New legislation requiring cyclists riding certain e-bikes to wear helmets is set to become law in the Netherlands in January, and may trigger law changes accross the European Union.
The law change will require cyclists riding 'speed' electronically power assisted cycles (S-EPACs) - or more accurately e-bikes that can travel at speeds of up to 45kph - to wear specially designed helmets.
Those helmets, pictured on the right hand side of this article's lead image, feature more coverage and protection on the back and sides of the helmet, thicker foam throughout, a viser, and smaller ventilation holes.
The result is a helmet that can better dissapate the energy produced by higher-speed impacts.
While the helmet looks like a combination between the full-face helmets that you see motorcyclists wearing and a standard bicycle helmet, the design is a response to the EU's reclassification of S-EPACs as mopeds by a project group of cycling safety experts.
Standardisation processes in the Netherlands help trigger law changes such as this one, and they fall under the responsiblity of project groups associated with the Netherlands Standardisation Institute (NEN). The introduction of this law in the Netherlands is no different.
The new EU directive (no 168/2013) that now classifies S-EPACs as mopeds would - under current legislation - require S-EPAC riders in the Netherlands to wear the same full-face or poorly ventilated helmets that moped and motorbike riders are required to wear.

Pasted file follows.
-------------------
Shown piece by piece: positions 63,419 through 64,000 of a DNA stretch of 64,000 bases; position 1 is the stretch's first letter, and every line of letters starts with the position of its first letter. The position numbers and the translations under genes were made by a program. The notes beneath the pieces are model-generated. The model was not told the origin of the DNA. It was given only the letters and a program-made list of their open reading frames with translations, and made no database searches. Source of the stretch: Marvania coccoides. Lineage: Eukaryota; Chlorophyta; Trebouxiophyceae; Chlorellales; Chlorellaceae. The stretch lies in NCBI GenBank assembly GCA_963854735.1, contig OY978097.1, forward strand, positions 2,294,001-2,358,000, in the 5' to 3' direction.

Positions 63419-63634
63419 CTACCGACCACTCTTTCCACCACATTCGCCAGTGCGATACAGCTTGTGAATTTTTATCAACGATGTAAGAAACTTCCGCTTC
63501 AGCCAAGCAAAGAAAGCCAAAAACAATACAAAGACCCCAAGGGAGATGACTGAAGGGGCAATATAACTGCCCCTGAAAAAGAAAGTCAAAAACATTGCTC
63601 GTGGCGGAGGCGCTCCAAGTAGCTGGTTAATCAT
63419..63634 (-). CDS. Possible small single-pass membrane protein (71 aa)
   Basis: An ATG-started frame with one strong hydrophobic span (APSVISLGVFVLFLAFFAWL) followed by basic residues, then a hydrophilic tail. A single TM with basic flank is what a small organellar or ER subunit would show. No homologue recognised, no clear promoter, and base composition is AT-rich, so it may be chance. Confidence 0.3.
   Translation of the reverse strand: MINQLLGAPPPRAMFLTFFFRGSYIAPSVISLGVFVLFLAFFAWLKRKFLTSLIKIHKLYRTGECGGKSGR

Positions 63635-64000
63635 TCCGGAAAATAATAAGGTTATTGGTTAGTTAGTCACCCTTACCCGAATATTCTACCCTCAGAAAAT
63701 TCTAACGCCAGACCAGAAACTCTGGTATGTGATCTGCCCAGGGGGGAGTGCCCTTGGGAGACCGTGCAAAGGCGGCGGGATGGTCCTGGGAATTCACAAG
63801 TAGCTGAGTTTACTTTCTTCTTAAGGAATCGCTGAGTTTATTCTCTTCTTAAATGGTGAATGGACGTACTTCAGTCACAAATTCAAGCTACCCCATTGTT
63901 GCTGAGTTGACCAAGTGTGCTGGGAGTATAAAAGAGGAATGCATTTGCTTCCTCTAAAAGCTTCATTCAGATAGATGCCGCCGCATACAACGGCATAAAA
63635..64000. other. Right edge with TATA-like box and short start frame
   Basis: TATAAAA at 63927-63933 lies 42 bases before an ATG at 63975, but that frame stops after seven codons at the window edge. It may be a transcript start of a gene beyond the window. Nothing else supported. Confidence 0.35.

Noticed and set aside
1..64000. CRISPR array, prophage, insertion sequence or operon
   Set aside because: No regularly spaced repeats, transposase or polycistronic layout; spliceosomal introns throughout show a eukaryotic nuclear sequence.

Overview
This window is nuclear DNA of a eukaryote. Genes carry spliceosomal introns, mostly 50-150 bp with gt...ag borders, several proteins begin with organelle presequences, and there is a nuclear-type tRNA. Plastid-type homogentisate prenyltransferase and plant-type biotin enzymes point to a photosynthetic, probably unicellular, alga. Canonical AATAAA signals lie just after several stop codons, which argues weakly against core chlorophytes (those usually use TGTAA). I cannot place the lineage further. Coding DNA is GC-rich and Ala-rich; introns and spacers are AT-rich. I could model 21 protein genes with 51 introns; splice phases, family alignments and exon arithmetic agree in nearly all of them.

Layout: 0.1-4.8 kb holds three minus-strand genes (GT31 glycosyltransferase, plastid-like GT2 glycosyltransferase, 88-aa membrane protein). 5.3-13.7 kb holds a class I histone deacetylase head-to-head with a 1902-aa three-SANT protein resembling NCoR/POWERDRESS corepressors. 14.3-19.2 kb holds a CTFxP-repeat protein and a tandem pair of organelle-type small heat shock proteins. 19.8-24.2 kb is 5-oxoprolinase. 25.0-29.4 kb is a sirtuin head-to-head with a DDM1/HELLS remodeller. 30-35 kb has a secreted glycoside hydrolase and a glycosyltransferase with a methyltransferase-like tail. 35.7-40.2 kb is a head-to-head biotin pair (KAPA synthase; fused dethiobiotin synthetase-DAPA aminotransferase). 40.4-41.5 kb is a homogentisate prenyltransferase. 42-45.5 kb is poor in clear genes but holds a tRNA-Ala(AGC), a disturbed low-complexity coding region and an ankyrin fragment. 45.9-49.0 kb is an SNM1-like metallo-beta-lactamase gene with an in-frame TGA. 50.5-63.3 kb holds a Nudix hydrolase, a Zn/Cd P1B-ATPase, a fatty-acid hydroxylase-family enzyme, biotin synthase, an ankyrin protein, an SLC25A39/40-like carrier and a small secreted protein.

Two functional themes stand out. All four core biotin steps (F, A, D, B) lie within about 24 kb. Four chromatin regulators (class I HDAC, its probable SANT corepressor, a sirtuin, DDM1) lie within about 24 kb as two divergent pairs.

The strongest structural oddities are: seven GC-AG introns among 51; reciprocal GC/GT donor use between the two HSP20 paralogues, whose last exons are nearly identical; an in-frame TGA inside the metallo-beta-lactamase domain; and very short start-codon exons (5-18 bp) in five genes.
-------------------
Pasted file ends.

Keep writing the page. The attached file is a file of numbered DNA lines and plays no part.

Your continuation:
That requirement was the motivation for representitives from bike safety companies - such as ABUS, BBB Cycling, KASK, MET Helmets, and more - to form a project group in association with NEN, create the NTA 8776: 2016 standard, and push through the law change.
The change in legislation in the Netherlands that is set for introduction in January will introduce e-bike riders to the option of the e-bike specific helmets, rather than requiring them to use combersome and arguably inapropriate head wear.
The necessity of changes to the Dutch legal system in regards to e-bikes becomes even clearer when you take into account figures published recently that one in three bicycles purchased in the Netherlands was in e-bike in 2015.
With that trend appearing to spread accross many European countries, it's likely we'll see more legislation changes to accommodate ease of e-bike use, and the option of comfortable helmets